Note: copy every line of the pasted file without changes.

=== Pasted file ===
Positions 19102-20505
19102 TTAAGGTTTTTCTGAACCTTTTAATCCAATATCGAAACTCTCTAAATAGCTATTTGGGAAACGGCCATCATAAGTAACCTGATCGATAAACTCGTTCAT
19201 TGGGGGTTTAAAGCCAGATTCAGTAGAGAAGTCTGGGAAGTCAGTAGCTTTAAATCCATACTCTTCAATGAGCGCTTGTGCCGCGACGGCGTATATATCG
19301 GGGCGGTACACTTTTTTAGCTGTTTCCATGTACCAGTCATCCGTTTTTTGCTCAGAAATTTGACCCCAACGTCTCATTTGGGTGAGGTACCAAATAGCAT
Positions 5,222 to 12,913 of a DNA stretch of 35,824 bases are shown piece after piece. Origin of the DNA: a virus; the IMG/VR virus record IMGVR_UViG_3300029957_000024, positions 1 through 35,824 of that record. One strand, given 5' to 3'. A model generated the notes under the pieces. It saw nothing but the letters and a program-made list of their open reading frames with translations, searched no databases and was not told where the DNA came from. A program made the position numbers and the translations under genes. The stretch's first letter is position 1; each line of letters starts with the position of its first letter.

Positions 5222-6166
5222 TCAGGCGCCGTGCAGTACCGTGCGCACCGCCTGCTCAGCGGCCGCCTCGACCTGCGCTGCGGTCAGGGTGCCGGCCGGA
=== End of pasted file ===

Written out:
Positions 19102-20505
19102 TTAAGGTTTTTCTGAACCTTTTAATCCAATATCGAAACTCTCTAAATAGCTATTTGGGAAACGGCCATCATAAGTAACCTGATCGATAAACTCGTTCAT
19201 TGGGGGTTTAAAGCCAGATTCAGTAGAGAAGTCTGGGAAGTCAGTAGCTTTAAATCCATACTCTTCAATGAGCGCTTGTGCCGCGACGGCGTATATATCG
19301 GGGCGGTACACTTTTTTAGCTGTTTCCATGTACCAGTCATCCGTTTTTTGCTCAGAAATTTGACCCCAACGTCTCATTTGGGTGAGGTACCAAATAGCAT
Positions 5,222 to 12,913 of a DNA stretch of 35,824 bases are shown piece after piece. Origin of the DNA: a virus; the IMG/VR virus record IMGVR_UViG_3300029957_000024, positions 1 through 35,824 of that record. One strand, given 5' to 3'. A model generated the notes under the pieces. It saw nothing but the letters and a program-made list of their open reading frames with translations, searched no databases and was not told where the DNA came from. A program made the position numbers and the translations under genes. The stretch's first letter is position 1; each line of letters starts with the position of its first letter.

Positions 5222-6166
5222 TCAGGCGCCGTGCAGTACCGTGCGCACCGCCTGCTCAGCGGCCGCCTCGACCTGCGCTGCGGTCAGGGTGCCGGCCGGA